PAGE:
Economic turmoil took its toll on Amtrak ridership during fiscal year 2009, which ended September 30, but the national passenger railcarrier reported it still notched its second-best ridership year in its 38-year history. Amtrak carried nearly 27.2 million passengers in FY09, down from the record 28.7 million carried the previous fiscal year. Total FY09 ticket revenue was $1.6 billion.
"In a difficult year for the economy--particularly in the travel industry--Amtrak ridership has remained strong albeit with some regional variation," said Amtrak President and CEO Joseph H. Boardman (pictured at left) in a statement. "In particular, reduced business travel along the Northeast Corridor prevented us from reaching the ridership we achieved last year."
Amtrak on-time performance systemwide rose to 80% in FY09, up from 71% in FY08. Industry sources note privately that much of that improvement came due to less capacity stress and conflict between Amtrak and Class I freight traffic moves, an improvement which may disappear once freight traffic levels recover.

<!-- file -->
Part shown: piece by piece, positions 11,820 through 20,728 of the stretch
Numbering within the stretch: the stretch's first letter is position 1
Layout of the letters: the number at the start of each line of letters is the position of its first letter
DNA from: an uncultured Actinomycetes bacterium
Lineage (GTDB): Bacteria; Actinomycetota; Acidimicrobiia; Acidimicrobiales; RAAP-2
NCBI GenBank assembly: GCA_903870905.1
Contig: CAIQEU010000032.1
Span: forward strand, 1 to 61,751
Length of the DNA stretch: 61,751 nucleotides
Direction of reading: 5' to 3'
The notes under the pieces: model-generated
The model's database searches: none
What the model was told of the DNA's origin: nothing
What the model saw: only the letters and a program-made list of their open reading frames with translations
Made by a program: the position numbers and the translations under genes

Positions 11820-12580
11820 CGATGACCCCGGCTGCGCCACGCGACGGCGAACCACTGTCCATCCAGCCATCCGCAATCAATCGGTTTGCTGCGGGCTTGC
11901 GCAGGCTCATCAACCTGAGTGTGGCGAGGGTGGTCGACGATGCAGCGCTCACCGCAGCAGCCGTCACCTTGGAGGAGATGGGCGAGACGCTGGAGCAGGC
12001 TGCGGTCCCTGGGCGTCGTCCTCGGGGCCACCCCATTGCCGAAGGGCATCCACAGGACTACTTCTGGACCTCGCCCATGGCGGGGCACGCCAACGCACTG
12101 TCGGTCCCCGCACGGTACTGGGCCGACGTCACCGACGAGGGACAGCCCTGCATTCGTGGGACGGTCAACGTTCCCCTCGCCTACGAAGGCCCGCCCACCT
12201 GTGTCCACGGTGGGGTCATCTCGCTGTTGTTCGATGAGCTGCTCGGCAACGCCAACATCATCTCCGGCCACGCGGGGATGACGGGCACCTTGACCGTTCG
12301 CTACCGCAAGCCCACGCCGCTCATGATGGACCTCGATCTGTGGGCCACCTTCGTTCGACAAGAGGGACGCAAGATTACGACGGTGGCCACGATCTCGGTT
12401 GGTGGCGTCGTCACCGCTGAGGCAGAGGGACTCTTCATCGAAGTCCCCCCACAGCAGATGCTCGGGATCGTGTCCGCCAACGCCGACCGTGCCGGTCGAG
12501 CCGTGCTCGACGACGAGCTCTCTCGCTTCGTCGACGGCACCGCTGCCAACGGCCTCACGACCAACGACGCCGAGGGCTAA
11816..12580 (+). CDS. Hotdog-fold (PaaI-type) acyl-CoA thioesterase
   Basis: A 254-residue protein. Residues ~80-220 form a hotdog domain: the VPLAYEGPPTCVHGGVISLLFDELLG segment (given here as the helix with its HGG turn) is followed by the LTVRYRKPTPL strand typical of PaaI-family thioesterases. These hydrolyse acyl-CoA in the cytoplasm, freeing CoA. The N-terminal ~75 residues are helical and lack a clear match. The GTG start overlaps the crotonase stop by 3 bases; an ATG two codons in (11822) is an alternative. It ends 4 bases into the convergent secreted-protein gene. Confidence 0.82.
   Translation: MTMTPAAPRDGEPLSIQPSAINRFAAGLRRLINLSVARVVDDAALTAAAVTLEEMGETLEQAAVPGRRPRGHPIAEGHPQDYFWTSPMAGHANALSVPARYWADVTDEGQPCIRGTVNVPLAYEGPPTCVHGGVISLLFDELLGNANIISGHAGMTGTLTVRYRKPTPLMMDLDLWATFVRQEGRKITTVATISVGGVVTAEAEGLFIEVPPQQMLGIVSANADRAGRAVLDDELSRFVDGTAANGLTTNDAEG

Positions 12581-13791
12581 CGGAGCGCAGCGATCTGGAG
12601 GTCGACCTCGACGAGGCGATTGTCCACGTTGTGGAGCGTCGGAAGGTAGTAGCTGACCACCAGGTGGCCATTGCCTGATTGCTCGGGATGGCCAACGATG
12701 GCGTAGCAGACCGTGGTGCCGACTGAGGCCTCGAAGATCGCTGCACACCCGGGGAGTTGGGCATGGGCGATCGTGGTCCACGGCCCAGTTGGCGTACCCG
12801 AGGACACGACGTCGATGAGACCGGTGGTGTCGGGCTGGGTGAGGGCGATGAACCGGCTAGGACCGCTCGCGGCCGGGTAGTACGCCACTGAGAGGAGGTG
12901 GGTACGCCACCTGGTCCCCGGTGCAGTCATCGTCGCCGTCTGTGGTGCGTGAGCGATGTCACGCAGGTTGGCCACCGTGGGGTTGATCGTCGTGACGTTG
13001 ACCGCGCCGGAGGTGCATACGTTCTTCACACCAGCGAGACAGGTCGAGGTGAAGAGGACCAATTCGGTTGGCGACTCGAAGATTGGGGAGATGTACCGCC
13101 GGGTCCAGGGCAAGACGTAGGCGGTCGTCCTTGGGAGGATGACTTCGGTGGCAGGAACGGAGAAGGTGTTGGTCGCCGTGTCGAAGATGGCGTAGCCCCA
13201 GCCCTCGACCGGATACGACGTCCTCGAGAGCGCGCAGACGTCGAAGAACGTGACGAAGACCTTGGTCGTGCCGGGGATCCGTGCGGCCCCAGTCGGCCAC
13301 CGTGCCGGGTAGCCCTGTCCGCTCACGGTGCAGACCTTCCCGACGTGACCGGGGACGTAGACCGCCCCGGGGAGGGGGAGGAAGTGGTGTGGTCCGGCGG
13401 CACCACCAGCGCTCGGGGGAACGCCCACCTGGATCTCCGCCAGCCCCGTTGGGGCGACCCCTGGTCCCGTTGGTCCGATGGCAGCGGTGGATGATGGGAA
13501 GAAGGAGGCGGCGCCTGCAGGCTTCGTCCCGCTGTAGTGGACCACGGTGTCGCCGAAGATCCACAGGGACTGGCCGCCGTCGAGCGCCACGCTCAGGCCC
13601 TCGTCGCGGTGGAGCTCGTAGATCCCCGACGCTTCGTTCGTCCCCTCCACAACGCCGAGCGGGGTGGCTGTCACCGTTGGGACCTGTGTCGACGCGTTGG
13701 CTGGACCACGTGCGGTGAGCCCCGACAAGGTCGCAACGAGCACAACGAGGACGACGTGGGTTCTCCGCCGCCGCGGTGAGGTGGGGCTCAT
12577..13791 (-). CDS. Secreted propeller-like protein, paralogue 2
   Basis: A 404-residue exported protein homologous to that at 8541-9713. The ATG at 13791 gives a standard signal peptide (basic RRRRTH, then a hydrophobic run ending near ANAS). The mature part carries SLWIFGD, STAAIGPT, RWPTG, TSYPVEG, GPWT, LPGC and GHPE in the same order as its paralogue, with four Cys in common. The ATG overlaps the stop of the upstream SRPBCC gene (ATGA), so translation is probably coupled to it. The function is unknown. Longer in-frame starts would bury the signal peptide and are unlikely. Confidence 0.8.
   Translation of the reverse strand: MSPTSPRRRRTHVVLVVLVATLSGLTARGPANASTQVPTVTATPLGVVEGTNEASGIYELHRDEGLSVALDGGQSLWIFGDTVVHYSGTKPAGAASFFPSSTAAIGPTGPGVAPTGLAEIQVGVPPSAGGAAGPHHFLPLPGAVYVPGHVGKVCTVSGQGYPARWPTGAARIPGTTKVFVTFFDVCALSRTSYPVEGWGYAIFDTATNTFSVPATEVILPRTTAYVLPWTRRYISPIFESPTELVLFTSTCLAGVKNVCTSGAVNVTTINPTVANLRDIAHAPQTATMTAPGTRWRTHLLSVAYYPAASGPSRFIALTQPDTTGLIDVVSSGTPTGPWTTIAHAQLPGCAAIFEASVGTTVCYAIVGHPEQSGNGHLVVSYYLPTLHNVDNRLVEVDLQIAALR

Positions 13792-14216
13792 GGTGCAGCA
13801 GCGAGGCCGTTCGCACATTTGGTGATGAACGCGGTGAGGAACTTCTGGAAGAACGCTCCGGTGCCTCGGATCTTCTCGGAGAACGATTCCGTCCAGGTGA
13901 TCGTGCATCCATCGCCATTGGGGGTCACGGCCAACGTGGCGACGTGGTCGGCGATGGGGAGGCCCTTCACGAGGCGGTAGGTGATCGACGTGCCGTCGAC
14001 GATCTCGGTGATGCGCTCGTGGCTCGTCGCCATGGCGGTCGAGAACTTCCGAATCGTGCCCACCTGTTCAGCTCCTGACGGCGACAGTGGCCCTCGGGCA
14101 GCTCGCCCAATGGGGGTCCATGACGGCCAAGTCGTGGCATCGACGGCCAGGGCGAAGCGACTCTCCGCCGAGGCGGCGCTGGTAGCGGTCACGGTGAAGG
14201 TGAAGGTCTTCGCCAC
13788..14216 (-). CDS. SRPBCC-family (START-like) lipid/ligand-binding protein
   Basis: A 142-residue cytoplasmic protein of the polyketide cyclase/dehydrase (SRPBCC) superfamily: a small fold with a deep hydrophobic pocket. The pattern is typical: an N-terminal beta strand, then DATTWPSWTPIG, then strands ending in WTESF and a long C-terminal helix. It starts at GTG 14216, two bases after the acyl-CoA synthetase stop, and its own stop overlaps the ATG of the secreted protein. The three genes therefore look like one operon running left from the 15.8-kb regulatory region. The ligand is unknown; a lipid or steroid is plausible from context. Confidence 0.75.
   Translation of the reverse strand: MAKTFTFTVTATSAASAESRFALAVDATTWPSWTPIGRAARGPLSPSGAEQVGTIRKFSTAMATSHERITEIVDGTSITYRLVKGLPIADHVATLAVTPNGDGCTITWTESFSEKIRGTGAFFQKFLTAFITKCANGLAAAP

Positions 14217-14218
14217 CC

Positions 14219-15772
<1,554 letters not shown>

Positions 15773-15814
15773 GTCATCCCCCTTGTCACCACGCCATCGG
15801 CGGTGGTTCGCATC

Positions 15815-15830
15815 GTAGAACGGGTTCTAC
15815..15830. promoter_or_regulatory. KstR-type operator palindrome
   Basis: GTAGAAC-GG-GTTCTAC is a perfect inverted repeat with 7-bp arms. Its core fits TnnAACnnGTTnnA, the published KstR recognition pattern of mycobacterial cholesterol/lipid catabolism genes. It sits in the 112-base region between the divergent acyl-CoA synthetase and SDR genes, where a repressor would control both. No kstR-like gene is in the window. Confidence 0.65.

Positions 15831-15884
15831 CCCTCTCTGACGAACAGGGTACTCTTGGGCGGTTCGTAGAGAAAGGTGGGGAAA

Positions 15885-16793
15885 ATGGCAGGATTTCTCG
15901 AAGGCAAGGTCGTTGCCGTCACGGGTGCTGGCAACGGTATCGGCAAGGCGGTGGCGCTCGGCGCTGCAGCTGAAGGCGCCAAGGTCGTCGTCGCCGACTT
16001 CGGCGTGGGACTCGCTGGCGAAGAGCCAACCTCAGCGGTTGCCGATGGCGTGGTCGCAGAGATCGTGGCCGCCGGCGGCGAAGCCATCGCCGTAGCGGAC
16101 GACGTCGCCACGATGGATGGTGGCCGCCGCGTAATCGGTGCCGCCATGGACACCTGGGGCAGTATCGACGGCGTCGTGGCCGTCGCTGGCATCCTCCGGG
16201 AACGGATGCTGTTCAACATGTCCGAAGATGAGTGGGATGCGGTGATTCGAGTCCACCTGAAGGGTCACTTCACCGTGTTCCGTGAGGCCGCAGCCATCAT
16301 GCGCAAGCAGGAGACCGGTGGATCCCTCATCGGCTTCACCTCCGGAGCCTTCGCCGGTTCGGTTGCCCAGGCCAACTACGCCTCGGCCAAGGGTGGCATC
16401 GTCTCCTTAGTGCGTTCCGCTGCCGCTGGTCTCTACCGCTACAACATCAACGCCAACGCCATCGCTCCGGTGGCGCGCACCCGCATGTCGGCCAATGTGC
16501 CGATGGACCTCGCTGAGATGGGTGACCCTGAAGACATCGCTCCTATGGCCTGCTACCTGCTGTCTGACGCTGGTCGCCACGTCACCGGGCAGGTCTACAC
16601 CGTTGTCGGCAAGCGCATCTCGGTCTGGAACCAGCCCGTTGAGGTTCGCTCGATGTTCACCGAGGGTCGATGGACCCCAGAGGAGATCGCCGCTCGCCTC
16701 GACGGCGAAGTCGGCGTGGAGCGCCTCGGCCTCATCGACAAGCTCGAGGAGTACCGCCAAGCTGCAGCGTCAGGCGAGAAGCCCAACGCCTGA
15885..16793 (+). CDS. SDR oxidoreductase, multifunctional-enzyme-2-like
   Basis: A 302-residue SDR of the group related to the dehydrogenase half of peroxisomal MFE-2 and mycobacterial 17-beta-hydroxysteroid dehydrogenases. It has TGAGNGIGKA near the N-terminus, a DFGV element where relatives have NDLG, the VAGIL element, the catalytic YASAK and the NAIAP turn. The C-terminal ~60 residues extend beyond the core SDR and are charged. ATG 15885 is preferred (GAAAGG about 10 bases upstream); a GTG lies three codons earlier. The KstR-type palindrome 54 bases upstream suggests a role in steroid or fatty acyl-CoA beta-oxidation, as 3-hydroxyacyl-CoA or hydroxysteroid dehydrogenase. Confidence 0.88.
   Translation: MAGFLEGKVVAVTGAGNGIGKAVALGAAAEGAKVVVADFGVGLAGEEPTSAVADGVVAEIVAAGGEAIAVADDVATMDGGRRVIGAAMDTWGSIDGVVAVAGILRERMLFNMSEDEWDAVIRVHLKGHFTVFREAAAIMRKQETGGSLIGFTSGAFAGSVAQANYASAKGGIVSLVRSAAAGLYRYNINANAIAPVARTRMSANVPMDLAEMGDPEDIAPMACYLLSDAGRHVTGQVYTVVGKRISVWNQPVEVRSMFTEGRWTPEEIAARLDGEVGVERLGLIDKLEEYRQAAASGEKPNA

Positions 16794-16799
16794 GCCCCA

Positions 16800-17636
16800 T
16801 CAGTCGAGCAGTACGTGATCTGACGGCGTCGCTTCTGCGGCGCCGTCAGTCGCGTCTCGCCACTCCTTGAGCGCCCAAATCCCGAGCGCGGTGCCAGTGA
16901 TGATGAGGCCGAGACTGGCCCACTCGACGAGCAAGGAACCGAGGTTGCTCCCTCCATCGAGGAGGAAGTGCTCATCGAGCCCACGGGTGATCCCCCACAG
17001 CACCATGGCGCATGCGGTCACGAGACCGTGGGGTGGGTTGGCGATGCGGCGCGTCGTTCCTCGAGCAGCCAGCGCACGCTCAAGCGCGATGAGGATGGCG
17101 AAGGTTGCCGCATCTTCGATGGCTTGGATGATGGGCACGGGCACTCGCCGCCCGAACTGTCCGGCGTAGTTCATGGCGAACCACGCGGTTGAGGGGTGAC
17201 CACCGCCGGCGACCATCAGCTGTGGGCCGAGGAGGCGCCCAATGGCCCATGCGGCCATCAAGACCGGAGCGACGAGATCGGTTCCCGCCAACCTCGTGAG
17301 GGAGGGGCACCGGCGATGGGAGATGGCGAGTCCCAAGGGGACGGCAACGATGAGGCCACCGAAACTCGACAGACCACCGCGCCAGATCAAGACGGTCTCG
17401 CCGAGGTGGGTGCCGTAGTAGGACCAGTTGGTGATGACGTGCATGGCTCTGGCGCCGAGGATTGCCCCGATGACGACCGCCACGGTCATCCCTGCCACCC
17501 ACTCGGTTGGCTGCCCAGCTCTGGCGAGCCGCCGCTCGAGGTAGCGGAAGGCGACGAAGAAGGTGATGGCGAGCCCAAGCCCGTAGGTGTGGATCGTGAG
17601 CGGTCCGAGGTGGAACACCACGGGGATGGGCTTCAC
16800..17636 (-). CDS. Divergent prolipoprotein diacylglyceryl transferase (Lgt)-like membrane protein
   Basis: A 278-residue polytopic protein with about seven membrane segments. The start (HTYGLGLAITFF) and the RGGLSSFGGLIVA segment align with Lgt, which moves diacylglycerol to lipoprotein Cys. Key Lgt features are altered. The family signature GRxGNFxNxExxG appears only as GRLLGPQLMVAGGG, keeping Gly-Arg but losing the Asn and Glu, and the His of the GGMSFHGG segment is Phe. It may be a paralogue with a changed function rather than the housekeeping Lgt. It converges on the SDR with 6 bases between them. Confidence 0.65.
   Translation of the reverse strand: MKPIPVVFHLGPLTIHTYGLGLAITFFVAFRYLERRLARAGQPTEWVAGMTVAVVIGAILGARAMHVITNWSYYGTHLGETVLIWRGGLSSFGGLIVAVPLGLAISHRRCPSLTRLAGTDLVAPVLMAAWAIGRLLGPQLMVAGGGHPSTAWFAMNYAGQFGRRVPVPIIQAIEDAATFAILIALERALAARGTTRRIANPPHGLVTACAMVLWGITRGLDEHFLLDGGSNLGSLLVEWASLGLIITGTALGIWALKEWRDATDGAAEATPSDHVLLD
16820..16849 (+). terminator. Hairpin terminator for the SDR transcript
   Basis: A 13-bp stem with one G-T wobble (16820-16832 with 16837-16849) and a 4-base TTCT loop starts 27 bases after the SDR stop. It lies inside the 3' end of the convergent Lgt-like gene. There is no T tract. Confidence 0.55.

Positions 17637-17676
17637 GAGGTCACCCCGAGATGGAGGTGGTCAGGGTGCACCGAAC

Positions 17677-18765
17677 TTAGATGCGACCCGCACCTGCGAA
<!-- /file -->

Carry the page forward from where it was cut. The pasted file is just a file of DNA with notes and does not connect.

Boardman also noted FY09 Amtrak ridership suffered in par tdue to the spike in passengers the previous fiscal year, resulting from soaring gasoline prices.
Though ridership on Amtrak’s flagship Northeast Corridor declined, other routes achieved gains over the previous year, including Chicago-St. Louis (up 6%), Harrisburg-Philadelphia-New York Keystone Service (up 2.7%), the Raleigh-Charlotte, N.C., Piedmont (up 3.8%), and the Vermonter (up 1.9%).
Among long-distance trains, Coast Starlight ridership rose 22.3%, in part due to a 15-week service disruption in 2008 that closed a portion Union Pacific in northern California. The tri-weekly Sunset Limited route saw ridership rise 9.8%, the Texas Eagle gained 3.6%, and two New York-Miami trains, the Silver Star and Silver Meteor, gained 1.1% and 3.4%, respectively.